On March 14, 2016, Plaintiff filed this pro se and in forma pauperis suit against Jefferson Parish and the State of Louisiana. (R. Doc. 1.) Thereafter, Plaintiff was granted leave to file an Amended Complaint and named the following individuals as Defendants: Governor John Bel Edwards, Jefferson Parish District Attorney Paul Connick, D. Boudreaux, and Sherriff Newel Norman, in their personal and official capacities. (R. Docs. 31, 32.) Plaintiff's Amended Complaint includes thirty-five different claims, including numerous alleged constitutional violations, against the four Defendants listed in the Amended Complaint. Plaintiff seeks monetary compensation from these Defendants and a declaration that they are not permitted to refer to him as Carlton Clennon Morris. Further, Plaintiff seeks a declaration that Defendants are not permitted to label or document him as Negro, black, African, or colored person. On January 25, 2017, Jefferson Parish filed the present Motion to Dismiss for Failure to State a Claim. (R. Doc. 26.) Jefferson Parish argues that neither Plaintiff's Original Complaint nor his Amended Complaint allege that the parish, as a political subdivision of the State of Louisiana, caused Plaintiff any harm. Accordingly, Jefferson Parish asks this Court to dismiss Plaintiff's claims against it with prejudice. Jefferson Parish's motion is now before the Court without oral argument

         LEGAL STANDARD

         Under the Federal Rules of Civil Procedure, a complaint must contain “a short and plain statement of the claim showing that the pleader is entitled to relief.” Fed.R.Civ.P. 8(a)(2). The complaint must “give the defendant fair notice of what the claim is and the grounds upon which it rests.” Dura Pharm., Inc. v. Broudo, 544 U.S. 336, 346 (2005). The allegations “must be simple, concise, and direct.” Fed.R.Civ.P. 8(d)(1).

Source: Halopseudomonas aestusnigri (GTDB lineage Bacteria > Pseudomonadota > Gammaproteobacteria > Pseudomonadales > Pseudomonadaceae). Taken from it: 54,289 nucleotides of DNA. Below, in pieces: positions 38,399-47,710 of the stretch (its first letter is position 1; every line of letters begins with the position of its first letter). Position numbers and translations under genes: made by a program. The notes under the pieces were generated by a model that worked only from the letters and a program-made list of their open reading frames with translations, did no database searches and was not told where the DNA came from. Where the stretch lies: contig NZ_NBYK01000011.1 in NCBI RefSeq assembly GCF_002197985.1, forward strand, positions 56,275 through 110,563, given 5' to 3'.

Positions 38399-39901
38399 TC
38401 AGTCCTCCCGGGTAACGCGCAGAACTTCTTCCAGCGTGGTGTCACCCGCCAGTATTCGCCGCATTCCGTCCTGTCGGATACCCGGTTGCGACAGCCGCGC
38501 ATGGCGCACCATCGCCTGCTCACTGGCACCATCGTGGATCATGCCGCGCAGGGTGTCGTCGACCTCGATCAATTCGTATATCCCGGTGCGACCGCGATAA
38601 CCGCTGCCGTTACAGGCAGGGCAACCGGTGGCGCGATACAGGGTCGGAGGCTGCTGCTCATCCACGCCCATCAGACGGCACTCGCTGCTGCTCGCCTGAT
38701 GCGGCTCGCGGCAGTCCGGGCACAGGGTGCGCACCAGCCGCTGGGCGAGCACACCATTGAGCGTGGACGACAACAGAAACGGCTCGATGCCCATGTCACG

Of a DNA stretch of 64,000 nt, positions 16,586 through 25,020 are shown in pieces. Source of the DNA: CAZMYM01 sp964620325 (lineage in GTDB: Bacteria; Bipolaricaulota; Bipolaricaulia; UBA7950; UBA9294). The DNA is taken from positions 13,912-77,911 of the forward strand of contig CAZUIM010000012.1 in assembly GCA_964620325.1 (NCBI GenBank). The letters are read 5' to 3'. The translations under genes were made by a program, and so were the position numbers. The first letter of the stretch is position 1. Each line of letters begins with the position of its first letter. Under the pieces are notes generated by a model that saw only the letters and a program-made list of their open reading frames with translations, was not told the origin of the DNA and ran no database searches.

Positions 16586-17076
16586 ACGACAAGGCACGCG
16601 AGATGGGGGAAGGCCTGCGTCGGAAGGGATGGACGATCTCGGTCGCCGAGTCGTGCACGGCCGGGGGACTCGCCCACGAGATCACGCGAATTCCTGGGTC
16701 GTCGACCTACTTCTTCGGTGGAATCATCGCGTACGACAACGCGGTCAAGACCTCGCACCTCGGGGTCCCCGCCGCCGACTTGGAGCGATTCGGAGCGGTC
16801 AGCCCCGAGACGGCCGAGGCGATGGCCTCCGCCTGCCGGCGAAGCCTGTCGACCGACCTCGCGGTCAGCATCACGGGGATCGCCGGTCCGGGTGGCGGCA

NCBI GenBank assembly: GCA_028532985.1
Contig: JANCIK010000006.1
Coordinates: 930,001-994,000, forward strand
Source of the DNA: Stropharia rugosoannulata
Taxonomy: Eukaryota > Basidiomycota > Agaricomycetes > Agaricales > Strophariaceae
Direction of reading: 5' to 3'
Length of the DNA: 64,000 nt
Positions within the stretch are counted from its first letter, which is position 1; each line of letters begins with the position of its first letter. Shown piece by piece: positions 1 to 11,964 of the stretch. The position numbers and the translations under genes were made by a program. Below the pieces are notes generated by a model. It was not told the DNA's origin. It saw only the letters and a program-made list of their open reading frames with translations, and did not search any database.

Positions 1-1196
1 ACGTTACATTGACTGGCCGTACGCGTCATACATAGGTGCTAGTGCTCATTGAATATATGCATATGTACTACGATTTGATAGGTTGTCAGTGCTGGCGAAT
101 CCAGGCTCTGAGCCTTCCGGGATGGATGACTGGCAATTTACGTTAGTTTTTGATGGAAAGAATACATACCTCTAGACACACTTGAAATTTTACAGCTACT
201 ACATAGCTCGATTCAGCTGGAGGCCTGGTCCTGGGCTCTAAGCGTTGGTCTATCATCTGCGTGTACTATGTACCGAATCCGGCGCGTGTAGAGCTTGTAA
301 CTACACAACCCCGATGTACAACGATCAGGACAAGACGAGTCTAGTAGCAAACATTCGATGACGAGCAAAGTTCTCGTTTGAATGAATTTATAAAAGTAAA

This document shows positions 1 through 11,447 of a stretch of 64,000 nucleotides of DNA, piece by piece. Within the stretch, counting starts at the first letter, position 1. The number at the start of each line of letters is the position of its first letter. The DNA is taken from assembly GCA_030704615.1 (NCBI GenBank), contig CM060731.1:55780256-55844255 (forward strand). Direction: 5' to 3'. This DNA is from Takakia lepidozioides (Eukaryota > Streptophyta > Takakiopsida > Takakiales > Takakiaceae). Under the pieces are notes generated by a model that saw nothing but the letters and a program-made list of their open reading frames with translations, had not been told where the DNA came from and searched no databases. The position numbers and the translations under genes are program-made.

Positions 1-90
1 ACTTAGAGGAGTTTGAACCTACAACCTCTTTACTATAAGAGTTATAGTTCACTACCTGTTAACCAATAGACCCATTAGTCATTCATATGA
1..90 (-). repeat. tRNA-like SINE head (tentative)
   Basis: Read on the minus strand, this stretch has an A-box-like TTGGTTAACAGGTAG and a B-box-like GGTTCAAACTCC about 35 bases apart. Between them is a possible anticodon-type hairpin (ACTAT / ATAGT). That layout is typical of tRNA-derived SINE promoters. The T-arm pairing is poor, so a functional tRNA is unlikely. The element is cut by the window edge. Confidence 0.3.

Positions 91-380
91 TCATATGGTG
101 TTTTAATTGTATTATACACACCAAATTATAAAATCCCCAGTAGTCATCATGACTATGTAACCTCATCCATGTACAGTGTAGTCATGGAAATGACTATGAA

“Under Rule 12(b)(6), a claim may be dismissed when a plaintiff fails to allege any set of facts in support of his claim which would entitle him to relief.” Taylor v. Books A Million, Inc., 296 F.3d 376, 378 (5th Cir. 2002) (citing McConathy v. Dr. Pepper/Seven Up Corp., 131 F.3d 558, 561 (5th Cir. 1998)). To survive a Rule 12(b)(6) motion to dismiss, the plaintiff must plead enough facts to “state a claim to relief that is plausible on its face.” Ashcroft v. Iqbal, 556 U.S. 662, 678 (2009) (quoting Bell Atl. Corp. v. Twombly, 550 U.S. 544, 570 (2007)). A claim is facially plausible when the plaintiff pleads facts that allow the court to “draw the reasonable inference that the defendant is liable for the misconduct alleged.” Id. A court must accept all well-pleaded facts as true and must draw all reasonable inferences in favor of the plaintiff. Lormand v. U.S. Unwired, Inc., 565 F.3d 228, 232 (5th Cir. 2009); Baker v. Putnal, 75 F.3d 190, 196 (5th Cir. 1996). The court is not, however, bound to accept as true legal conclusions couched as factual allegations. Iqbal, 556 U.S. at 678. “[C]onclusory allegations or legal conclusions masquerading as factual conclusions will not suffice to prevent a motion to dismiss.” Taylor, 296 F.3d at 378.

         DISCUSSION

         Plaintiff's Original Complaint named the State of Louisiana and Jefferson Parish as Defendants. Plaintiff's Amended Complaint makes clear that he seeks to hold four persons, Governor John Bel Edwards, Paul D. Connick Jr., D. Boudreaux, and Sherriff Newell Normand, in their individual and official capacities, liable for the above-referenced conduct. “An amended complaint supersedes the original complaint and renders it of no legal effect unless the amended complaint specifically refers to and adopts or incorporates by reference the earlier pleading.” Stewart v. City of Houston Police Dept., 372 F. App'x 475, 478 (5th Cir. 2010) (quoting King v. Dogan, 31 F.3d 344, 346 (5th Cir. 1994)). Plaintiff's Amended Complaint does not list Jefferson Parish as a Defendant and does not specifically refer to and adopt, nor incorporate by reference, Plaintiff's Original Complaint. Accordingly, Plaintiff's claims against Jefferson Parish have been abandoned. See Id. Moreover, even if Plaintiff had referenced Jefferson Parish in his Original Complaint, neither Plaintiff's Original Complaint nor his Amended Complaint allege ...